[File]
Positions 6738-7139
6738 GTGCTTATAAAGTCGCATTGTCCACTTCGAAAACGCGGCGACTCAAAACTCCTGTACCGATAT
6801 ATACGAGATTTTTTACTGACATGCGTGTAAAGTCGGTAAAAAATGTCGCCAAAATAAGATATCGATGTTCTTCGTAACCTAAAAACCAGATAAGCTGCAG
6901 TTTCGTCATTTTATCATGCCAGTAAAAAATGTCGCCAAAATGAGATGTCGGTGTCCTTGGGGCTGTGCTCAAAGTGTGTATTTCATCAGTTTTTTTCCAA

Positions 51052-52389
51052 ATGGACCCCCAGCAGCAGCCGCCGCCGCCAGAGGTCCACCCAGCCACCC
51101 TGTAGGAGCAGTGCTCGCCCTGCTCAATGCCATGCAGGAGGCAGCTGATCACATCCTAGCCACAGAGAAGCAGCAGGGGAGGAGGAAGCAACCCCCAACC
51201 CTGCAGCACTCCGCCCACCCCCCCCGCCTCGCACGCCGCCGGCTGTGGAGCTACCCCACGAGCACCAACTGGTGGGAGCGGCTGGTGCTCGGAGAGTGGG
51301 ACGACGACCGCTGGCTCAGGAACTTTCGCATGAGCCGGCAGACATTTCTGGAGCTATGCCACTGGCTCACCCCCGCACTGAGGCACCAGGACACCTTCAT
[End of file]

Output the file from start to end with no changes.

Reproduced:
Positions 6738-7139
6738 GTGCTTATAAAGTCGCATTGTCCACTTCGAAAACGCGGCGACTCAAAACTCCTGTACCGATAT
6801 ATACGAGATTTTTTACTGACATGCGTGTAAAGTCGGTAAAAAATGTCGCCAAAATAAGATATCGATGTTCTTCGTAACCTAAAAACCAGATAAGCTGCAG
6901 TTTCGTCATTTTATCATGCCAGTAAAAAATGTCGCCAAAATGAGATGTCGGTGTCCTTGGGGCTGTGCTCAAAGTGTGTATTTCATCAGTTTTTTTCCAA

Positions 51052-52389
51052 ATGGACCCCCAGCAGCAGCCGCCGCCGCCAGAGGTCCACCCAGCCACCC
51101 TGTAGGAGCAGTGCTCGCCCTGCTCAATGCCATGCAGGAGGCAGCTGATCACATCCTAGCCACAGAGAAGCAGCAGGGGAGGAGGAAGCAACCCCCAACC
51201 CTGCAGCACTCCGCCCACCCCCCCCGCCTCGCACGCCGCCGGCTGTGGAGCTACCCCACGAGCACCAACTGGTGGGAGCGGCTGGTGCTCGGAGAGTGGG
51301 ACGACGACCGCTGGCTCAGGAACTTTCGCATGAGCCGGCAGACATTTCTGGAGCTATGCCACTGGCTCACCCCCGCACTGAGGCACCAGGACACCTTCAT